So what about those who come from disadvantaged backgrounds and have had difficult starts to their lives?
The Prince's Trust and the Royal Bank of Scotland recently published a report examining the "cost of exclusion". A conservative estimate for Scotland's benefits bill alone for this group is 3.8m a week.
But what can we do to ensure the cost to society, and for our young as individuals, doesn't spiral out of control? In a time of drastic budget cuts, we must not lose sight that an investment in the young is one which will be of benefit now and in the future. The annual cost for an individual jobseeker in Scotland can be as much as 16,000. It costs around 1,000 to put a young person on a Prince's Trust personal development programme.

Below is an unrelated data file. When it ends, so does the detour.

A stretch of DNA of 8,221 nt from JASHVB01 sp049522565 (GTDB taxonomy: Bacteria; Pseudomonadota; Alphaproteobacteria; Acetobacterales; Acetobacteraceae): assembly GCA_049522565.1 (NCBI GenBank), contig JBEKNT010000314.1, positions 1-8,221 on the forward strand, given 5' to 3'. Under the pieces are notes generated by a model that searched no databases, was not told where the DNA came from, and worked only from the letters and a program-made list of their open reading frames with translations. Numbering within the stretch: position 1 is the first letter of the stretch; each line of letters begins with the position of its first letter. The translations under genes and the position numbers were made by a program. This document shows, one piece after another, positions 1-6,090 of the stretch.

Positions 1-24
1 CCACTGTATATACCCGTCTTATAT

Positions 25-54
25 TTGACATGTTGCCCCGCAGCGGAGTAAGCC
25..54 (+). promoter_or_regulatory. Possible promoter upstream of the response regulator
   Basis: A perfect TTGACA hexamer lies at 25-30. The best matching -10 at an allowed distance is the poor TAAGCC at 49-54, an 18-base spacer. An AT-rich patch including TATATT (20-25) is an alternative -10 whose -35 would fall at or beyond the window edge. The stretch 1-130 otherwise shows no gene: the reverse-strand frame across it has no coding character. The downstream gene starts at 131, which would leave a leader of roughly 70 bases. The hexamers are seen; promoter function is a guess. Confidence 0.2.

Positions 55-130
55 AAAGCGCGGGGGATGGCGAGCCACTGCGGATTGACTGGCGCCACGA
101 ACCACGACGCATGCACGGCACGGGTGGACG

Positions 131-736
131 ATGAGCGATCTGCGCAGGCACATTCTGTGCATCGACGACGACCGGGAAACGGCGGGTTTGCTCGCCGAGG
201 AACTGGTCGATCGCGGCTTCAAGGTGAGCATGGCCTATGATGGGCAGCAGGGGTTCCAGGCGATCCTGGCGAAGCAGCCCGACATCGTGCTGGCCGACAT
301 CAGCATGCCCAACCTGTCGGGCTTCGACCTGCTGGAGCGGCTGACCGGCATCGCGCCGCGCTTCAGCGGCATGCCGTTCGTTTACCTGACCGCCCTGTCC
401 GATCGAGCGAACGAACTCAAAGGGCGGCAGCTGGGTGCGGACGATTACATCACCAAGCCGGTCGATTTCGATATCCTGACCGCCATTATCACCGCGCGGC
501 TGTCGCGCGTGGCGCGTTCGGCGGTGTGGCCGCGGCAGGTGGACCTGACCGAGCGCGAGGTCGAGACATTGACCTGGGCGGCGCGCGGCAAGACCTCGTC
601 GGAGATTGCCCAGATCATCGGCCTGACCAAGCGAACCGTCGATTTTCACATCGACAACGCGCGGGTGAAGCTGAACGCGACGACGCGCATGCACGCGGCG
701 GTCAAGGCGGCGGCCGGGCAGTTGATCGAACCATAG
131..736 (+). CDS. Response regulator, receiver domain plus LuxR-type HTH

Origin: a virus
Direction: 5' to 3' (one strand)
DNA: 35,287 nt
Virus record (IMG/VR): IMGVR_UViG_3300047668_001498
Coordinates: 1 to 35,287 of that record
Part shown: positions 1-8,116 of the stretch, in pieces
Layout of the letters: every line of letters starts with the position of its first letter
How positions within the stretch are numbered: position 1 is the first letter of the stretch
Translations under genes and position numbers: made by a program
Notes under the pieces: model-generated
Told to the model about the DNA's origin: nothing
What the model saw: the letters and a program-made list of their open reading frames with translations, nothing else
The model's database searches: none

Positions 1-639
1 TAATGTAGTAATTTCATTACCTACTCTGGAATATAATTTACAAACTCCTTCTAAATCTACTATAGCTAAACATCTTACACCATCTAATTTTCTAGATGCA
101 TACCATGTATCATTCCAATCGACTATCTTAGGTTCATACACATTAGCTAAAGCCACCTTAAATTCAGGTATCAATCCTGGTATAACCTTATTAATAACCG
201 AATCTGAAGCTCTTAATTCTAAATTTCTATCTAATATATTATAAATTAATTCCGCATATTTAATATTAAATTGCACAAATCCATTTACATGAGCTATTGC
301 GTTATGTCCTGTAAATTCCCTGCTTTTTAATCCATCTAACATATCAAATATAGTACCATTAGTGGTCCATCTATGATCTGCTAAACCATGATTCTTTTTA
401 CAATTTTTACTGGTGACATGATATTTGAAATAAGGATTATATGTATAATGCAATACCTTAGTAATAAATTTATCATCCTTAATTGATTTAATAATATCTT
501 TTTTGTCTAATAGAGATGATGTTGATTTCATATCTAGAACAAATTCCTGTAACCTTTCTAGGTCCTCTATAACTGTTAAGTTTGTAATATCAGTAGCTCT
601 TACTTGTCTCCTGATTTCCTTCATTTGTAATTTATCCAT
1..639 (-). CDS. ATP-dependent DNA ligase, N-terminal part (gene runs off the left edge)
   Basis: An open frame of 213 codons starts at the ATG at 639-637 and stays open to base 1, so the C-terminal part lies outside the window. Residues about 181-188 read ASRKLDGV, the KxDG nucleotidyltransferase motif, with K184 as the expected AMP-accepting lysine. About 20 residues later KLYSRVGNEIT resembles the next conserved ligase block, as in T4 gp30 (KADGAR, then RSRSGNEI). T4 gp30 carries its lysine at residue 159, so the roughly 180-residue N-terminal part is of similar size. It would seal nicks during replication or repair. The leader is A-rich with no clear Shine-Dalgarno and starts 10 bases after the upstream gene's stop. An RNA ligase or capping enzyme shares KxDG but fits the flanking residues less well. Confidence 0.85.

In Scotland, the number of 16-24-year-olds claiming Jobseeker's Allowance (JSA) for 12 months or longer has recently hit a 12-year high.
For the young who are jobless, have no qualifications, have been in care or spent time in prison, there may seem like there is no hope for the future, but the fact of the matter is they still have very long lives to live – lives that deserve to be happy.
We must invest in these lives, equipping the young with the skills, qualifications and, ultimately, confidence to succeed and become employable. It is imperative that the public, private and voluntary sector work together to create innovative solutions in tackling youth unemployment.
Without the opportunities for employment, education or training, we run the risk of creating a "lost generation". By placing our faith and investment in the young, we make both savings and a contribution to society now and into the future.
• Geraldine Gammell is director of The Prince's Trust Scotland.